Review of “Kedara” – An ode to solitude

  • November 5, 2019
  • by Mukesh Jha

Director – Indraadip Das Gupta

Cast – Kaushik Ganguly, Rudranil Ghosh, Bidipta Chakraborty, Moushumi Sanyal Dasgupta

“Loneliness adds beauty to life. It puts a special burn on sunsets and makes night air smell better.” These lines by Americal musician and actor Henry Rollins, sounds very true while watching the film Kedara. Music composer turned director Indraadip Das Gupta’s debut directorial Kedara is an ode to solitude. He has beautifully captured the psyche of a lonely man and the world around him which is an amalgamation of imagination and reality.

More than a story, the main focus of the film is on its central character Narasingha (Kaushik Ganguly). He is a middle aged man who lives alone in his ancestral home. He is separated from his wife (Bidipta Chakraborty). He is almost detached from the outer world around him and prefers to spend most of his time alone inside home. He is a ventriloquist and for him it is more of a hobby than profession. He can create voices of different animals, humans and he uses this talent to create a virtual world around him in his lonely home where he keeps talking in imaginary conversation with his grandmother. She used to be very close to him during his childhood days. In fact Narasingha is a grown up man who still posses the innocence of childhood and prefers to find solace in childhood memories. In the outer world mostly he is treated roughly. Even the local boys of half of his age makes fun of him. Be it his maid or his neighbors no one hesitate to insult him. His only companion in the outer world is his neighbor Keshto (Rudranil Ghosh) who is in the business of selling old used items. Narasingha feels comfortable to share his emotions freely to Keshto. One day Keshto gifts him a royal armchair (Kedara) which brings a huge change in his attitude. The way the character has been created with uttermost care and honesty that one must feel connected with Narasingha.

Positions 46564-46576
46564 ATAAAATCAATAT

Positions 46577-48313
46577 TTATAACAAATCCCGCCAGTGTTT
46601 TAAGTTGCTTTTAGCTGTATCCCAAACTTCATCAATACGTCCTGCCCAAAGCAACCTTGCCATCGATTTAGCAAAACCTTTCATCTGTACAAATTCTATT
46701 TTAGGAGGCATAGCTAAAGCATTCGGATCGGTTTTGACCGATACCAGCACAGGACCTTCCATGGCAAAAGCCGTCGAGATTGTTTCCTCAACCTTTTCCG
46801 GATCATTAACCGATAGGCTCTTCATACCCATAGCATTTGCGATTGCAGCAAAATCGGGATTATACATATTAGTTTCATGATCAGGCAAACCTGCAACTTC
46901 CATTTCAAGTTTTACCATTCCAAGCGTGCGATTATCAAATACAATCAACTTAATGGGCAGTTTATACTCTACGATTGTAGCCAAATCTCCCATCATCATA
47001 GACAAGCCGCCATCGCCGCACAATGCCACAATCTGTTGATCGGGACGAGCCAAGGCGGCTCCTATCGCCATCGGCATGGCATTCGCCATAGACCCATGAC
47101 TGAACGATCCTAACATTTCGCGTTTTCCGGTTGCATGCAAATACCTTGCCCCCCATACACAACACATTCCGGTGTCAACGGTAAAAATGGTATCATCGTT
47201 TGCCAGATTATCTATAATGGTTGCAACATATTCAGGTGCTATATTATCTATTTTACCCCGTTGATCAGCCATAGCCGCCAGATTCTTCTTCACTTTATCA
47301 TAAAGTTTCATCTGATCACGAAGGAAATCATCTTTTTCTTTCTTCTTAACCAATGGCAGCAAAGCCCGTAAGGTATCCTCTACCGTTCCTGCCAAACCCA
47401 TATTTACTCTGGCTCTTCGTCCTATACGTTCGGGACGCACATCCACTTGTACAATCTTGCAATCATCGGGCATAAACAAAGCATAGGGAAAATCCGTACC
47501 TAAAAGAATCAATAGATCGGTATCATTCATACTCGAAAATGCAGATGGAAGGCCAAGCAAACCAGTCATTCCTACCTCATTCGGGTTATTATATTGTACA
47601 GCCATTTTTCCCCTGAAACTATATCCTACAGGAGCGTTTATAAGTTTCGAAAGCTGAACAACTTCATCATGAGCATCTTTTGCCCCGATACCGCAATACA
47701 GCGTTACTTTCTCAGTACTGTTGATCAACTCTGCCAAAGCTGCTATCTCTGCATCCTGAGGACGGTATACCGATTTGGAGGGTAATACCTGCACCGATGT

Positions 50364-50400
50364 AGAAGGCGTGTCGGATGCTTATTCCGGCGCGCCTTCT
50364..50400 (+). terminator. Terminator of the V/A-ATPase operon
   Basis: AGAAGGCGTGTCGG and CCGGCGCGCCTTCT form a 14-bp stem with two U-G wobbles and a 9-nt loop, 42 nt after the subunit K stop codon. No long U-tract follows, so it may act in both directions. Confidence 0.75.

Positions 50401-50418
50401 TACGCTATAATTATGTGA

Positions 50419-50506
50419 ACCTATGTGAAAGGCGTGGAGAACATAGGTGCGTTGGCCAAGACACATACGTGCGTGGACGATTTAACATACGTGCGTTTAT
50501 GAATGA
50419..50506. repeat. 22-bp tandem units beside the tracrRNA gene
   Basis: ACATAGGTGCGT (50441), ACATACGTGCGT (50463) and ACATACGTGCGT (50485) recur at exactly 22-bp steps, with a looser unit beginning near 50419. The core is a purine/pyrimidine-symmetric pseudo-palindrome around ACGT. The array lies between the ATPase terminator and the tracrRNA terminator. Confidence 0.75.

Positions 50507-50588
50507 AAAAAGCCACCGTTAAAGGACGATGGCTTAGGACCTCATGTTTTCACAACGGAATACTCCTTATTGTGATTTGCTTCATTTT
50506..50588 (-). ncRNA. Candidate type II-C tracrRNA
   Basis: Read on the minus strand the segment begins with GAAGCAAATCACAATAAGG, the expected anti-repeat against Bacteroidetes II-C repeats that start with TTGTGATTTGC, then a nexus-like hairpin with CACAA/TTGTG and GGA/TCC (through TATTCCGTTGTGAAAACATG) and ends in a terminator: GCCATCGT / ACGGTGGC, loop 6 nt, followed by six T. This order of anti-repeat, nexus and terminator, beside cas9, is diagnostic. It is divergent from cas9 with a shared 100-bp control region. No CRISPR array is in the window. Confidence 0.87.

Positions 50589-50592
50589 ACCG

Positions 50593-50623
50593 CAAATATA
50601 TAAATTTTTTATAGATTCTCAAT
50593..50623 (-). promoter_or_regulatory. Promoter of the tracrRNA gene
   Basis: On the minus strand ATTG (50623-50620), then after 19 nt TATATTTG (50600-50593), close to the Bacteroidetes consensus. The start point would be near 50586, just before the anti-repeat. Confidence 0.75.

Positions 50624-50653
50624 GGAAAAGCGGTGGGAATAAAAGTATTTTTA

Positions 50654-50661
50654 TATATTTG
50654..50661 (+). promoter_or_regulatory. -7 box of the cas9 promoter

With his debut attempt, Indraadip Das Gupta has surprised everyone with his strong visions as a story teller. It seems he has seen the world of his protagonist from very close and that reflects in the film. In a very minimalistic way he has expressed a lot. There are several instances where he has intentionally kept many things unsaid which shows his trust in the intellect of his audience. He has definitely set high expectation for his next movies as a director.

One must admit, without Kaushik Ganguly’s effortless acting it was not possible to give life to the vision of Indraadip Das Gupta. It is so far the best acting performance by Kaushik Ganguly. In fact it wont be exaggerating to say it is one the finest acts by any actor  in the history of Indian cinema. It is so natural and so effective. Probably no other actor would have looked this much convincing in this character. Aldo, the rest of the cast have given a tremendous support. Rudranil Ghosh’s portrayal of Keshto is very authentic. Although he has played similar characters in few other movies but such characters really suits him well. May be that is why directors repeat him in these characters. Bidipta Chakraborty is there only for two or three scenes and she is absolutely brilliant in those scenes. It is really sad that we do not see her much on big screen. Moushumi Sanyal Dasgupta as the maid is impressive in her limited scope.

The technical team is also in top form. Subhankar Bhar’s cinematography is exceptionally well. Most of the film has been shot with very limited light sources in a closed room and Subhankar Bhar has done a fantastic job to give the audience an authentic feel of this confined space. Sujoy Dutta Roy’s skillful editing has helped for a smooth merger of the real and virtual world of Narasingha. Anirban Sengupta’s sound design has played a crucial part in the film. Being a ventriloquist, most of the fictitious elements in the central character’s imaginary world are the different sources of sound. So for this film perfect sound design was a must and Anirban Sengupta has left no scope for any complain. His sheer brilliance can be experienced in the whole film but one particular scene deserves special mention where we can see Narasingha enjoying an airplane ride sitting on his armchair in his room. There is a very minimal and subtle use of background score that has been composed by Arijit Singh. Unlike most of the movies it is not manipulative or suggestive.

On a whole Kedara is an example of film making as a true art form made by a creative cast and crew who consider film making as an art not consider it as a business. Their genuine passion for this art form is visible in each and every frame. This film is not made for each and everyone and it will appeal to a limited section of people only. But those who will be able to connect with it, they will cherish it for a longer time for sure.

Also Read : Review of “Satyanweshi Byomkesh” – The iconic sleuth presented with a new perspective

  • Mukesh Jha
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